This article was published in Australian Dictionary of Biography, Volume 2, (MUP), 1967
Molly Morgan (1762-1835), convict and landowner, was baptized as Mary Jones on 31 January 1762 at Diddlebury, near Ludlow, Shropshire, England, the daughter of David Jones, ratcatcher and labourer, and his wife Margaret, née Powell. She became a dressmaker after a brief period of schooling. On 25 June 1785 she married William Morgan, a wheelwright and carpenter from the village of Hopesay. On 8 August 1789 she was tried at the Shrewsbury Assizes and sentenced to transportation for seven years for having stolen hempen yarn from a bleaching factory. She arrived at Botany Bay in the Neptune with the Second Fleet on 28 June 1790 and was sent to Parramatta. There she was joined by her husband and, after she gained a ticket-of-leave, they opened a small shop. On 9 November 1794 she escaped in the store-ship Resolution with thirteen other convicts whose sentences had not expired. During the next few years there was some conjecture in the colony as to what had become of Molly Morgan, but she was working as a dressmaker in Plymouth, where she bigamously married Thomas Mears, a brassfounder. In 1803 their home was burnt down, and Mears accused his 'wife' of the crime; Molly was tried at the Croydon Sessions on 10 October 1803, found guilty and once again was sentenced to transportation.
She arrived at Port Jackson for the second time on 24 June 1804 in the Experiment. She soon acquired a protector in Thomas Byrne and became virtually a free agent. Several years later she was given land near Parramatta and a few cattle, but in 1816 she was found to have branded government cattle as her own, and was sent to the Newcastle penal settlement.
In 1819 she was one of a small party of well-behaved convicts given tickets-of-leave by Governor Lachlan Macquarie and sent to establish a settlement at Wallis Plains (Maitland), where they were given a few acres of land. Molly worked her land herself and in a small way became a successful farmer. Near the river she opened a wine shanty, which became increasingly profitable as the settlement grew and river navigation extended. On 5 March 1822 she married Thomas Hunt, a young soldier stationed at the garrison at Wallis Plains. In November 1823 Governor Sir Thomas Brisbane, impressed by her efforts at farming and her general resourcefulness, allowed her the lease of 159 acres (64 ha) (converted to a grant in May 1830) and the help of a convict clearing gang. She bought 203 acres (82 ha) at Anvil Creek and built the Angel Inn in the centre of her lease, which occupied the nucleus of the town of Maitland.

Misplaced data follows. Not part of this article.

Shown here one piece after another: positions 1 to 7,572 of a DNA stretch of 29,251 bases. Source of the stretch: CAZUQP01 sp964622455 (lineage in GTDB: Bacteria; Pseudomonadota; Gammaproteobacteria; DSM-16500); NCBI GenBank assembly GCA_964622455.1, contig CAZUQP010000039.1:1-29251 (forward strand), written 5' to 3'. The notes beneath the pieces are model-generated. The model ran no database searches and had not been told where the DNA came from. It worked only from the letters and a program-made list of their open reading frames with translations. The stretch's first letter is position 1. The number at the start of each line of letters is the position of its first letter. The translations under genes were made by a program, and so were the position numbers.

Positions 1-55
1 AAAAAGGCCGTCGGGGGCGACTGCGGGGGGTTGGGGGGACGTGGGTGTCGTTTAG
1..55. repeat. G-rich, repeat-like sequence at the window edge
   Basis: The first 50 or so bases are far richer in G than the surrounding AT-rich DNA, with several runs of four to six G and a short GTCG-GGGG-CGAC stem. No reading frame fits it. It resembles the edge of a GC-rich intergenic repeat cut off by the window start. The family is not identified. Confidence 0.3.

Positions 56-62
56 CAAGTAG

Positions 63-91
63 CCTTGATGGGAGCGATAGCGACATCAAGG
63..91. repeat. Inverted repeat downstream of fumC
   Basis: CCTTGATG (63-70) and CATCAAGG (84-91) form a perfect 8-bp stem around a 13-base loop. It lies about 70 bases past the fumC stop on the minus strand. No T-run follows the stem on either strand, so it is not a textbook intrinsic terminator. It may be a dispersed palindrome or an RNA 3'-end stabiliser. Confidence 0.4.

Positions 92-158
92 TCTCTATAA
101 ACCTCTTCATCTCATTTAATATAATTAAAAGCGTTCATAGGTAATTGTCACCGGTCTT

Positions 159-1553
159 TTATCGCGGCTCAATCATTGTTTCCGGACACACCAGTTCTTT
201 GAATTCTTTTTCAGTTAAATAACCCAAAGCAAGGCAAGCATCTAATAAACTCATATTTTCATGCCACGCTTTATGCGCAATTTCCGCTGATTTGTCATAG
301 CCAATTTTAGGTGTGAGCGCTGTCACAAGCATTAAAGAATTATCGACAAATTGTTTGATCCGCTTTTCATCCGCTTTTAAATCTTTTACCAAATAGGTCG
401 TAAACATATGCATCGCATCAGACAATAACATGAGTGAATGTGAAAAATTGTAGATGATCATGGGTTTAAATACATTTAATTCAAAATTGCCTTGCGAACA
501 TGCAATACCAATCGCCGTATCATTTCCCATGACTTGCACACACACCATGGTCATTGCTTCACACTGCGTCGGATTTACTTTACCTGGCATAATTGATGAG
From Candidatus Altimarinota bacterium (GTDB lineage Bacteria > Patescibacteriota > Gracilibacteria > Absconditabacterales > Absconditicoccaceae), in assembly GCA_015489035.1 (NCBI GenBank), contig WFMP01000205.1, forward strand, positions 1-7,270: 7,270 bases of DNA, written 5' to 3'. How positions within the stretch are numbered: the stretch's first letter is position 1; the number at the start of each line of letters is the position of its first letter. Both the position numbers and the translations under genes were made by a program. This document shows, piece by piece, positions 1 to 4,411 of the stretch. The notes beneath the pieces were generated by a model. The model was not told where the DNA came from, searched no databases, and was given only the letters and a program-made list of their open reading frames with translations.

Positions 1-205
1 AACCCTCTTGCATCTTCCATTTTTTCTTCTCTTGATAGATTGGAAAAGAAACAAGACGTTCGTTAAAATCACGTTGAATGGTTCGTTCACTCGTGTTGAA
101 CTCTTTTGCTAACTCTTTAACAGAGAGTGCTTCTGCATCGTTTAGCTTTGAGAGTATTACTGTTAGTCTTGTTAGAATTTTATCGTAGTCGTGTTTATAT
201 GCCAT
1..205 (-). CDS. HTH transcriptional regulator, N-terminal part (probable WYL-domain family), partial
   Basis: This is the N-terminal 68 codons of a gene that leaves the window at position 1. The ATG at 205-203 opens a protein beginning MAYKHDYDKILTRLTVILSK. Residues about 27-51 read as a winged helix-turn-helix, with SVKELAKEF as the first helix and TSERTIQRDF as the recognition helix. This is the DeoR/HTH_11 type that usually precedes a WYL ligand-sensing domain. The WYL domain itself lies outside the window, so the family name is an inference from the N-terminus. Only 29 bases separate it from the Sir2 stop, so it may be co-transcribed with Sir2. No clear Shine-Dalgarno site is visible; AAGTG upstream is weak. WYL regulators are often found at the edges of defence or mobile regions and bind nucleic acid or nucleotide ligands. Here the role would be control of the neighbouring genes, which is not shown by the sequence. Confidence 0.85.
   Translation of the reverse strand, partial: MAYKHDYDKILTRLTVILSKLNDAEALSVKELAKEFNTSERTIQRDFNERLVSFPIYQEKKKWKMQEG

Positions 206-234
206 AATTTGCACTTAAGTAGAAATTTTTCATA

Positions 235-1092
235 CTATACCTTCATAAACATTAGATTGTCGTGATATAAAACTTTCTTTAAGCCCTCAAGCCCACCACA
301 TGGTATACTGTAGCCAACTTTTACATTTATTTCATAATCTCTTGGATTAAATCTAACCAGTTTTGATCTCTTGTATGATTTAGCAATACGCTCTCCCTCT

By the mid-1820s Molly had become a wealthy woman. Through her personality, Wallis Plains became known as Molly Morgan's and the track from the settlement to Singleton as Molly Morgan's line of road. The Australian, 23 January 1828, named her as one of the largest landholders on the Hunter River. As the settlement at Wallis Plains grew she subdivided her lease and sold small blocks as a quick means of making money, though irregularities in the sales and transfers were later to cause countless legal difficulties. Her wealth rapidly decreased and at her death the only property remaining in her name was mortgaged. Her last years were spent in retirement at Anvil Creek where she died on 27 June 1835.
Molly Morgan, the ex-convict with a long record of petty crime, immorality and self-indulgence, was also a women of generosity and compassion for those in unfortunate circumstances. In 1827 she gave £100 towards the building of a school by the Church Corporation, and many other acts of generosity to the settlers have been recorded. She conducted a rough-and-ready hospital for the sick and is reputed to have ridden to Sydney more than once to intercede with the governor on behalf of convicts sentenced to execution.
At a time when the majority of women remained in the background of colonial society, Molly Morgan stands out as a colourful and rather remarkable personality, a pioneer of the Maitland district and one who successfully established her farm, built up trading interests, and impressed Governors Macquarie and Brisbane with her resourcefulness and ability.
Elizabeth Guilford, 'Morgan, Molly (1762–1835)', Australian Dictionary of Biography, National Centre of Biography, Australian National University, http://adb.anu.edu.au/biography/morgan-molly-2480/text3333, published first in hardcopy 1967, accessed online 20 January 2017.
This article was first published in hardcopy in Australian Dictionary of Biography, Volume 2, (MUP), 1967